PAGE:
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Don't hang up that harp!

From the gates of Babylon
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By the rivers of Babylon we sat and wept, (Psalm 137:1).

On our recent trip to the Holy Land we visited the Archeological Museum in Istanbul. One of the artifacts contained in the museum is the artwork that adorned the ancient gates of Babylon (see picture). I hate to break the news to you, but most of the Bible is a story of how life rarely turns out the way we think it should. I love today’s text because it was the inspiration for one of the great songs in the musical “Godspell”. It is a psalm about being a stranger in a strange land.

The remaining two and a half tribes of the nation of Israel (called the Southern Kingdom or Judah) were living in exile when it was written. The city of Jerusalem has been torn to the ground and the Temple of Solomon has been destroyed. The enemy who did this was Nebuchadnezzar, the King of Babylon. The rivers of Babylon would have been the Euphrates and the various canals built off the river to irrigate the ancient city. The exiles sat and wept as they thought about the fate of their beloved nation and city.

I can’t imagine that any of them, except perhaps Daniel and Ezekiel, could see the hand of God in their circumstances. This seems to be a consistent message that permeates the Bible. From the captivity and exile in Babylon to the letters of John in Revelation, things rarely turn out the way we would script them. In today’s text, the Babylonian captors torment their captives by asking them to “sing one of those songs of Zion”. They want the Jews to sing songs of joy in the midst of their misery. It was like rubbing salt in the proverbial wound. In response, the Jews hung up their harps. They couldn’t sing the Lord’s songs while in a foreign land.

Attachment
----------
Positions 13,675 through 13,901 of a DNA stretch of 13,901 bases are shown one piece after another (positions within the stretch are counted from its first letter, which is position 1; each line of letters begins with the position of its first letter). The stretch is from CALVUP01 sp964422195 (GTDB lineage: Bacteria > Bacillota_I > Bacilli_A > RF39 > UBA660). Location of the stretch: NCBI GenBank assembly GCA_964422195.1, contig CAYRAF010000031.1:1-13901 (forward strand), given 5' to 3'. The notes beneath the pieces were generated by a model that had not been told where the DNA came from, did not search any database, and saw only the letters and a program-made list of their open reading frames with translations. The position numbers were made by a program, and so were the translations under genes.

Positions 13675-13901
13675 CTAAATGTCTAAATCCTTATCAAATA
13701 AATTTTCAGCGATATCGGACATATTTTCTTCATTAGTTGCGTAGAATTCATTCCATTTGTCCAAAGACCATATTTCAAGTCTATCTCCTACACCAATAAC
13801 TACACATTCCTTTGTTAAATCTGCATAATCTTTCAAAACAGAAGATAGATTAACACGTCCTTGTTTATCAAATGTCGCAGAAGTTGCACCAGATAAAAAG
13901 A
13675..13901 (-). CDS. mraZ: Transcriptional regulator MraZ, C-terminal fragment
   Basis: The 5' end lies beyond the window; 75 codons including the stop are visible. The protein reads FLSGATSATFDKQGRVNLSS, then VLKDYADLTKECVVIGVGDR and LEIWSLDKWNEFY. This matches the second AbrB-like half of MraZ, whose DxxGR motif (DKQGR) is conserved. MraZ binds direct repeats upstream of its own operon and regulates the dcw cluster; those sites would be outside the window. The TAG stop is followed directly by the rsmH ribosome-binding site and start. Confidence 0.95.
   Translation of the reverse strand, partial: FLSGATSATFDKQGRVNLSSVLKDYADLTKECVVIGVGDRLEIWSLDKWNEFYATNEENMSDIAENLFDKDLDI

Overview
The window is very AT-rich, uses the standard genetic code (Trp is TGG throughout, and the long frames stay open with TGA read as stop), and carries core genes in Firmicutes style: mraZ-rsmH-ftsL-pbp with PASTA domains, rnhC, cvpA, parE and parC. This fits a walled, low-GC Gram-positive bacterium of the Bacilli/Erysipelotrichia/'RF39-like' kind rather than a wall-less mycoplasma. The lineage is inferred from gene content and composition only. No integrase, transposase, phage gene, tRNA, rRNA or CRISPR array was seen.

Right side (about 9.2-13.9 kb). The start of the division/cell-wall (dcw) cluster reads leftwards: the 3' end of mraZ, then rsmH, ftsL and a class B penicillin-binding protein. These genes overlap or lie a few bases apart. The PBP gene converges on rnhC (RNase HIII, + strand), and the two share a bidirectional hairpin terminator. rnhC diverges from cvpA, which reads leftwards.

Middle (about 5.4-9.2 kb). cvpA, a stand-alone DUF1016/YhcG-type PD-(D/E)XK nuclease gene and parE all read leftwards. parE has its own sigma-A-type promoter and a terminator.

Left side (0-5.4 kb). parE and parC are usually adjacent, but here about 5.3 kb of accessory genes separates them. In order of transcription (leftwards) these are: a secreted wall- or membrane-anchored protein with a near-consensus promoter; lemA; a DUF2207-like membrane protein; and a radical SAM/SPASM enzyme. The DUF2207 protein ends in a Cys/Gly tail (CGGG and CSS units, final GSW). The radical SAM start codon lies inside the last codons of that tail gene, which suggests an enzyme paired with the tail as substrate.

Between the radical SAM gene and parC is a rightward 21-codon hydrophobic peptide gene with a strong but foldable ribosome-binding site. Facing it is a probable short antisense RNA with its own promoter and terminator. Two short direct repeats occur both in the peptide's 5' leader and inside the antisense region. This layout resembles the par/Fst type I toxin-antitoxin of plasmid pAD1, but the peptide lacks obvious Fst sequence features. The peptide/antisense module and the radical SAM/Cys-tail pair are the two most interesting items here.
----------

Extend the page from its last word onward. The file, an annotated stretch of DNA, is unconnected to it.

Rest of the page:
This historic situation seems like a good metaphor for the things that happen in our lives when we attempt to live a biblically-based life. We have times when everything seems to go south. We have times when we are so out of fellowship with the Lord that it is as if we are living in a strange land where there is not joy. But unlike the Babylonian exiles, even in the midst of tough times, we have Jesus.

We can simultaneously be in a foreign land and still in the hand of God. And when we have drifted from God, we can turn back and get back in the flow of the Spirit. So here is a little encouragement today: if you are feeling like an exile in this world, don’t hang up your harp. Take it down and play it loudly! And sing some praise in the midst of a nutty world!

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